“Aw, I’m sorry to hear about his grandfather. I remember they were close, weren’t they?”
“Very. Jay said he couldn’t bear to part with his grandpa’s house or the tree farm, so he left Seattle, where he’d still been living, and moved back here last January.”
“So he’s running the tree farm now? Wasn’t he a graphic artist?”
“Yes and yes. I’m not sure if he gave up the graphic design to run the farm or if he’s juggling both. It didn’t really come up in our conversation yesterday.”
“Are you going to see him again?”
“Yep, I’m going over to his place for dinner tonight, where, by the way, I’m going to remind him that you call him ‘sexy-voice Jay.’”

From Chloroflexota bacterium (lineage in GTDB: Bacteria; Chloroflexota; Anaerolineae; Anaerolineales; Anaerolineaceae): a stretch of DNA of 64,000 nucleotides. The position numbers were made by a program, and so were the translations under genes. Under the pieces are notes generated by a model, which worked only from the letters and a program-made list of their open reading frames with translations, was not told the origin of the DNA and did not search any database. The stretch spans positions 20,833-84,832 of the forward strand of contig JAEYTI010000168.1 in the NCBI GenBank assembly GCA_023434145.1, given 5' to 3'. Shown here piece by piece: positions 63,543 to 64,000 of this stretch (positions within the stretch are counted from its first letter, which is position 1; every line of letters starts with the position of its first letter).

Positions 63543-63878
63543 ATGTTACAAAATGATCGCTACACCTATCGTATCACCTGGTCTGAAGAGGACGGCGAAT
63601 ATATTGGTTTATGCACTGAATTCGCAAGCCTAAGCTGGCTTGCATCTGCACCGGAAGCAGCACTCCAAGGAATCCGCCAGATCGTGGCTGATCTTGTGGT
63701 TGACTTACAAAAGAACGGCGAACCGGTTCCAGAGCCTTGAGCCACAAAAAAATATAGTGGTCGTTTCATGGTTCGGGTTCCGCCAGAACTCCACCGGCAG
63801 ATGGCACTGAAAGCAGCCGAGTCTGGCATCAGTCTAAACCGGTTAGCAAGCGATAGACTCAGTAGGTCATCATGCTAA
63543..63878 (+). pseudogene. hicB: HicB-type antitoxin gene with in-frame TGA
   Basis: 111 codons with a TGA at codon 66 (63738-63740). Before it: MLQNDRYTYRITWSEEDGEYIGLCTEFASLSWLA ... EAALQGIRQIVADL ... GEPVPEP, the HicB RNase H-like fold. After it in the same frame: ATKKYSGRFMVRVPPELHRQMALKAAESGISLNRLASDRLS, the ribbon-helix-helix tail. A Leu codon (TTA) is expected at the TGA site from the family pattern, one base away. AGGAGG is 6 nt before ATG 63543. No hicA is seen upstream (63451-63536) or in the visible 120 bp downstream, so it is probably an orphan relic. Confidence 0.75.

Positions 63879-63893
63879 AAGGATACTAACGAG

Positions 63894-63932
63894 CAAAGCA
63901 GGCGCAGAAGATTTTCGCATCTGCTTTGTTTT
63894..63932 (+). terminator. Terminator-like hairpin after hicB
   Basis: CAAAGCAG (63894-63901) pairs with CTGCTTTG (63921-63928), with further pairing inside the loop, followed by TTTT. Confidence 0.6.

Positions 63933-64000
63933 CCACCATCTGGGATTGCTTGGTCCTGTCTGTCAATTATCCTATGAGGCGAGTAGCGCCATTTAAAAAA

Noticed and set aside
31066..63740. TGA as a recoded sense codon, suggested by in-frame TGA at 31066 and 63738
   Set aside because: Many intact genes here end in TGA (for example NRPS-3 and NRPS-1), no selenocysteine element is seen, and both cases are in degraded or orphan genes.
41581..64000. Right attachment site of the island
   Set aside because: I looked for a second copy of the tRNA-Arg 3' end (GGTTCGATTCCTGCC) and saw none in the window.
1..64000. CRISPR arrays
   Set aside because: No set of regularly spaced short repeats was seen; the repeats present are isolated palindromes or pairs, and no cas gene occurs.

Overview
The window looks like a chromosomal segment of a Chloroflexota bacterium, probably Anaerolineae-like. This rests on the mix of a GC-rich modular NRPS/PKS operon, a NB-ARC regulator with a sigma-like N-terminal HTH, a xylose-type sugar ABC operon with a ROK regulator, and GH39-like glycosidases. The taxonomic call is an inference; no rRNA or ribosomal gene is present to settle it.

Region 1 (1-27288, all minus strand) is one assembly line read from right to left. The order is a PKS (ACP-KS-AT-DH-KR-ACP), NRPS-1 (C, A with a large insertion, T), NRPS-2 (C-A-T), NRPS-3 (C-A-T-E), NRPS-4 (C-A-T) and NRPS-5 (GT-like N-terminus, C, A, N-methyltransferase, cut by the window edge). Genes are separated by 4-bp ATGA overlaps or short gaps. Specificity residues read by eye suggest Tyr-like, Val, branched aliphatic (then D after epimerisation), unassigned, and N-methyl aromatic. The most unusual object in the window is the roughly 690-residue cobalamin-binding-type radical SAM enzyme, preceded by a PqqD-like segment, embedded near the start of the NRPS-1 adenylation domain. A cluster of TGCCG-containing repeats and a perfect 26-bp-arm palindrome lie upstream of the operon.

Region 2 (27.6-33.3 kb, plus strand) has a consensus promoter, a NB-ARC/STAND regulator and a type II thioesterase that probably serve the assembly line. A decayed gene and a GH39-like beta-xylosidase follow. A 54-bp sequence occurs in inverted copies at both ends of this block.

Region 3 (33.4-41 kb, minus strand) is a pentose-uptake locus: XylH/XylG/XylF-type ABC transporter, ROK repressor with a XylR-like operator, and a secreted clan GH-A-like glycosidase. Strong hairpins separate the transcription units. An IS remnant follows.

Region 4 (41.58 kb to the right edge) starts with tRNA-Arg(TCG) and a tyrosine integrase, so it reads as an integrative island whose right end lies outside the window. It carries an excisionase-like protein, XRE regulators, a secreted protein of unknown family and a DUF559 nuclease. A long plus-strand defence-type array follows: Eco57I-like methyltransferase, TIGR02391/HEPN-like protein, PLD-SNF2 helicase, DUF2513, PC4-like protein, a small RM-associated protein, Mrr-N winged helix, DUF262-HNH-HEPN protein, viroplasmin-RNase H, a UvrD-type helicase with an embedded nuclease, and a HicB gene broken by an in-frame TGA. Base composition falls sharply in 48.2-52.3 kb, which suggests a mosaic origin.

Her lilting laugh was the balm I needed after thinking about Shane earlier. “Well, it fits,” she said, “He is sexy, and a complete sweetheart. I’m glad you have a date with him tonight.”
“It’s not a date. We’re just hanging out. Why would you even think that? That it was a date?”
“I…guess because when I was there that time I could have sworn there was something more between the two of you, or at least that there had been at some point.”
“What? No. He’s my oldest friend, not to mention he’s straight.”
“Really?” She sounded genuinely surprised, which surprised me.
“Yeah, really. Again I say, why in the world would you think otherwise?”
“It was just the way you guys vibed me. I know you’ve been friends forever, but there was something about the way the two of you looked at each other.”
The way we looked at each other?
I had always struggled to not look at Jay in that way, and I thought I’d been pretty successful at never letting anyone see it. But up until Maddy’s revelation last night, I’d had no idea Jay had ever been looking back. I’d wanted to disbelieve Maddy, but now with Emma saying something similar…